By attending a school with an arts focus, both boys get the opportunity to be exposed to both visual and performing arts in a way that they might not in a more mainstream school.  Students have many opportunities to perform with their classes in both song and dance. 

Colin, who is shy on stage, has had the opportunity to build his confidence and get over his fears.  Colin never once participated in a song or dance in preschool.  However, he participates fully with his kindergarten class.  He is becoming more comfortable dancing and singing in front of other people. Riley, who is not as shy, finds performing a fun activity in which he gains an appreciation for music and dance.  He loves having his parents come to school and watch him perform.

The school’s belief system is what creates a warm environment in which students feel comfortable expressing their creativity.  Students are regularly reminded how important it is to be kind to others and to be thoughtful in their actions.  When students perform on stage or are given awards, the other students applaud and cheer loudly, even giving award-winners high-fives as they return to their seats.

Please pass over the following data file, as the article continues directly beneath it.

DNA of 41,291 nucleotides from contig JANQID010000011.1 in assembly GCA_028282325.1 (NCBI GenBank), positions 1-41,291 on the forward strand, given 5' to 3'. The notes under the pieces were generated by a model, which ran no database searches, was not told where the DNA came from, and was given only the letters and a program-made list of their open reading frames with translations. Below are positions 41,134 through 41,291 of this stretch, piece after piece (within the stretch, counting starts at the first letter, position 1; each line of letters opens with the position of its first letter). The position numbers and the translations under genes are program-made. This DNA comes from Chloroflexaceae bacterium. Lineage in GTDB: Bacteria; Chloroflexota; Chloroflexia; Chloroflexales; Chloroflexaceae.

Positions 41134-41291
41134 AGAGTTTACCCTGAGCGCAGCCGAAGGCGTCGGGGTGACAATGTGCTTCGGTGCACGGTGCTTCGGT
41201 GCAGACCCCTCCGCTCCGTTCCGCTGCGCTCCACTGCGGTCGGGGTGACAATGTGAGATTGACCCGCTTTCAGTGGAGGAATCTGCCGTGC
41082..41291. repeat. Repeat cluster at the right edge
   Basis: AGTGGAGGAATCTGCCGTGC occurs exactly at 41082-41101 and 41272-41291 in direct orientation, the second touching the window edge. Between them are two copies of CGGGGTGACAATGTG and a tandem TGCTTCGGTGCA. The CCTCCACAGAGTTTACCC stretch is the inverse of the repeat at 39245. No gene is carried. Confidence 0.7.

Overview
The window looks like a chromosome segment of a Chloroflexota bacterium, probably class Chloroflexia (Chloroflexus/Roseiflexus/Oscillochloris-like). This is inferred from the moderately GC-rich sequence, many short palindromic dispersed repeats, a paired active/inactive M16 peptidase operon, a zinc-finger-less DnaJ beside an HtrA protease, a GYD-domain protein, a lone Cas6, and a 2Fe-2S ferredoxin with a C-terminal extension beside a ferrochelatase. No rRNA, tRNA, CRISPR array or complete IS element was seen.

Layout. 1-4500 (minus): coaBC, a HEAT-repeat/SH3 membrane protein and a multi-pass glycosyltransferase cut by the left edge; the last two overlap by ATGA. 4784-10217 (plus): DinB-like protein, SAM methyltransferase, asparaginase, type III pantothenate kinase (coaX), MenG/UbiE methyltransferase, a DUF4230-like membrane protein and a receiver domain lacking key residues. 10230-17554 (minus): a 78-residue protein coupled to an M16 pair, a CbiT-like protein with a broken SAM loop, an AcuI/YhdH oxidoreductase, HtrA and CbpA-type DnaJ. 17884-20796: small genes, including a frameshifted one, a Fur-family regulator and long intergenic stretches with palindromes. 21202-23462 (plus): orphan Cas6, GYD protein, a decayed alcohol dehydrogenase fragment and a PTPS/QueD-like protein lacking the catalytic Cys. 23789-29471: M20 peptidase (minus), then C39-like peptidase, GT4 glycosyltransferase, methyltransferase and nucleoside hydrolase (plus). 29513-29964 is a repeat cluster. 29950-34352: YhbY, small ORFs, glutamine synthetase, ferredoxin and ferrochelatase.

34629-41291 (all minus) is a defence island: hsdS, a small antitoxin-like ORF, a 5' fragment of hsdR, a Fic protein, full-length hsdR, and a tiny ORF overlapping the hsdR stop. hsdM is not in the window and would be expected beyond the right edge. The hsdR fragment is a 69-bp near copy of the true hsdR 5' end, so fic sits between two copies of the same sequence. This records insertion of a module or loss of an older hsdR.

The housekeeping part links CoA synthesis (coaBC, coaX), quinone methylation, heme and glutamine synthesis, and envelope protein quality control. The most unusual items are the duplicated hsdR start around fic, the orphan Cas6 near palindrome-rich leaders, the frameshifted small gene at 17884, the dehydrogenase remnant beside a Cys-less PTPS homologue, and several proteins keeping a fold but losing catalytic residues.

I have absolutely loved seeing how these experiences have benefited my nephews this year, and I can’t wait to see what else is in store for them as they continue their education.

So what do you think? How important are the arts in education to you? How does your school incorporate the arts into the curriculum?


Editors here at TCR fix errors in our books, whether they were included by the author or accidentally created as the book went through the typesetting process. We’re all human and we all make mistakes, but with the help of proofreaders, we hope that we can find and fix all the errors before the books are printed.

Of course, it’s a lot easier for all involved when we can find and fix the errors right away. They happen for all kinds of reasons. My favorites are the errors caused by an author who might innocently use the “change all” function when performing a spell check. Spell check doesn’t always change things as intended. A recent book I edited had references to “the priests and the celery” (rather than clergy) and “the eruption of Mr. Vesuvius.”